Since we have not been offered a meaningful reply to our concerns or an in-person meeting with relevant officials, we have decided to take more public action. The school system’s Panel for Educational Policy, which has the final say on the deal, will meet next Wednesday, August 26, to vote on it, and blind Americans will be there in force to let the panel members and the public know that this is a bad deal for blind students and faculty and, therefore, for New York City schools. We plan to tell the panel that a vote for this deal is an outrageous act of deliberate discrimination against blind students and an equally outrageous and deliberate violation of federal law. Following the demonstration we will enter the auditorium where the meeting is taking place and participate respectfully so that we can encourage the Educational Policy Panel to do the right thing and shut down this “Amazon Fail!”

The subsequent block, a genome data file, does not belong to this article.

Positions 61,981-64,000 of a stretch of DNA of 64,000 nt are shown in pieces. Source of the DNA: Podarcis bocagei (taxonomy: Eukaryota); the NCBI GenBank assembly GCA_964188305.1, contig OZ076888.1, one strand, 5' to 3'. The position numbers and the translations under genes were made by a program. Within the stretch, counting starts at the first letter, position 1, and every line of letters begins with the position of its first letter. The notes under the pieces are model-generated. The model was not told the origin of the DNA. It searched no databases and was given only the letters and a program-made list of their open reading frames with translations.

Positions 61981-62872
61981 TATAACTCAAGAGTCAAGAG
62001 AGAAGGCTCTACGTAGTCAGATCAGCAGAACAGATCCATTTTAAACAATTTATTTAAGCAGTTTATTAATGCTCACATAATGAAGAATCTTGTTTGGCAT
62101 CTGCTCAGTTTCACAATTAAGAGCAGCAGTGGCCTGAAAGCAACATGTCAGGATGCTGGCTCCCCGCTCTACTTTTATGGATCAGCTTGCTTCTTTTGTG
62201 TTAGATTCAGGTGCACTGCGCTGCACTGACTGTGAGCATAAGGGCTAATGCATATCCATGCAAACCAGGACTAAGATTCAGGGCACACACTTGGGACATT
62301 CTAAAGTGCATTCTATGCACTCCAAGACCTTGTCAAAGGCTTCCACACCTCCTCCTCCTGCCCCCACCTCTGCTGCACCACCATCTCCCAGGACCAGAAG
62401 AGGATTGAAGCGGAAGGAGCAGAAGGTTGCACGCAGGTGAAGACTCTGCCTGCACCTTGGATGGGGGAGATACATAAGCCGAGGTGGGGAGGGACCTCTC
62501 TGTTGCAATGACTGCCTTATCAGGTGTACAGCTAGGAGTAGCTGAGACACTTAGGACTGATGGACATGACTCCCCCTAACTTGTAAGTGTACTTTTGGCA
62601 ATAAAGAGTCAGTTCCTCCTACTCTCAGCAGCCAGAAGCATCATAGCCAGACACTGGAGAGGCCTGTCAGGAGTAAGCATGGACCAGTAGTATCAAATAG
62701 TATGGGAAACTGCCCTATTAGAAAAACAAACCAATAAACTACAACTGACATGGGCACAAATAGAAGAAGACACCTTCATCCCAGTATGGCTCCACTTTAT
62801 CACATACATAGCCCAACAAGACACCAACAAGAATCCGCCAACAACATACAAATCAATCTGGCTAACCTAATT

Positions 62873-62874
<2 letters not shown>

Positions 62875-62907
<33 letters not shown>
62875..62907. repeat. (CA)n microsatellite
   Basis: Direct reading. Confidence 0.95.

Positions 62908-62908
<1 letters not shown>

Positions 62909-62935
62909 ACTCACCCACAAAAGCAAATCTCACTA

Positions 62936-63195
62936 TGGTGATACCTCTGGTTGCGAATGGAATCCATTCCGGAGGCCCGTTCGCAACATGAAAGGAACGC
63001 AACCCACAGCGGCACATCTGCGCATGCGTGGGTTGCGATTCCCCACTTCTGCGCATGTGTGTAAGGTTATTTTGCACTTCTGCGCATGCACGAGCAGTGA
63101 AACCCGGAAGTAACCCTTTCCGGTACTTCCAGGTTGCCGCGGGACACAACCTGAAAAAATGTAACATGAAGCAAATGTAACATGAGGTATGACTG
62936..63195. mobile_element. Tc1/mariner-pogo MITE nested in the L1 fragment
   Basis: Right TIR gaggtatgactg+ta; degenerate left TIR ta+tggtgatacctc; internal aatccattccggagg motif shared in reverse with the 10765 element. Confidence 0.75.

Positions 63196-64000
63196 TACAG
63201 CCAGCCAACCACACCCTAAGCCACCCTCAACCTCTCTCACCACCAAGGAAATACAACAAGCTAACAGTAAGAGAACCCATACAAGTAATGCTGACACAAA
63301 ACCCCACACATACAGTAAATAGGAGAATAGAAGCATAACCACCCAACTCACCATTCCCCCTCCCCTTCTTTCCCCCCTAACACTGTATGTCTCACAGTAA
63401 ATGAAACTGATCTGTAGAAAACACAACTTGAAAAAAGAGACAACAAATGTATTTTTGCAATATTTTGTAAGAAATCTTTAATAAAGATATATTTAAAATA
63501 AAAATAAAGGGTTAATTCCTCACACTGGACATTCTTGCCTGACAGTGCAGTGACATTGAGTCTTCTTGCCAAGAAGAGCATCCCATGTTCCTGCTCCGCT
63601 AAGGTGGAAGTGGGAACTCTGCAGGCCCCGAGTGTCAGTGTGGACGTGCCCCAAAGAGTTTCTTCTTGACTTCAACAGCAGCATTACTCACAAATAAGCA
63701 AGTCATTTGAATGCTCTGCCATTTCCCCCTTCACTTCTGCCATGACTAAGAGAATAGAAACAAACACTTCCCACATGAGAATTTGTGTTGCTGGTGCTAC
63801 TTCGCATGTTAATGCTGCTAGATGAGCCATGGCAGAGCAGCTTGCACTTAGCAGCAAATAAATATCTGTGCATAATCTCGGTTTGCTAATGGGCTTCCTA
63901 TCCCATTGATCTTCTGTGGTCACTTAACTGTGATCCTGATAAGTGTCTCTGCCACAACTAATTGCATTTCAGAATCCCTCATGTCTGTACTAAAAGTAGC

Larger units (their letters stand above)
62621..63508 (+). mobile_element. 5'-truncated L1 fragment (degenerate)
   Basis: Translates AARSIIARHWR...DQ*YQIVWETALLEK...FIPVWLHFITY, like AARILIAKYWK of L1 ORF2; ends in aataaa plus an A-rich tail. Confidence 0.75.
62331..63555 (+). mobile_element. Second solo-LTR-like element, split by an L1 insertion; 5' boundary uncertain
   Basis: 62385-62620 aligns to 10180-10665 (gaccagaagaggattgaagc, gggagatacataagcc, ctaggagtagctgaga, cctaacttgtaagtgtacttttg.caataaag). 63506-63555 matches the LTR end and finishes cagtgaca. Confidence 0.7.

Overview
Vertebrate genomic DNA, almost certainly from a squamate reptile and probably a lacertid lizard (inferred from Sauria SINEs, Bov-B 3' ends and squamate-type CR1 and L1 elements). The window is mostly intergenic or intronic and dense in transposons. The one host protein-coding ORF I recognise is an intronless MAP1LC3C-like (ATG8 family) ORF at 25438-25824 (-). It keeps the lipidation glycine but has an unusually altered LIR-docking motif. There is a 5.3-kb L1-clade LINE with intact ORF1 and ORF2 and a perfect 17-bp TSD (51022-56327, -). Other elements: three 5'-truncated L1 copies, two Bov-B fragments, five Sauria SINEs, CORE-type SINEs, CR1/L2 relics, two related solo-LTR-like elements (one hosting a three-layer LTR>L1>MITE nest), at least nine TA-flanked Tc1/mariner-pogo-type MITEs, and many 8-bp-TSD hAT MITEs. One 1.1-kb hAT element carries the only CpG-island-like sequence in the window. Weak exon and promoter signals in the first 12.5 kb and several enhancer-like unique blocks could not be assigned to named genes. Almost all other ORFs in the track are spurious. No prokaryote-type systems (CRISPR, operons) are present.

If you would like to attend the protest, you can get more details by viewing our Facebook event, which we hope you will also take the time to share with others. If you are not able to attend the protest, you can still get involved by posting on social media using the following information.

Be sure to tweet the New York City public schools (@NYCSchools), the mayor of New York (@NYCMayorsOffice), and Amazon (@Amazon) to tell them that blind children deserve equal access to e-textbooks. Use the hashtag #AmazonFail when you tweet so that our collective posts can all be found in one place.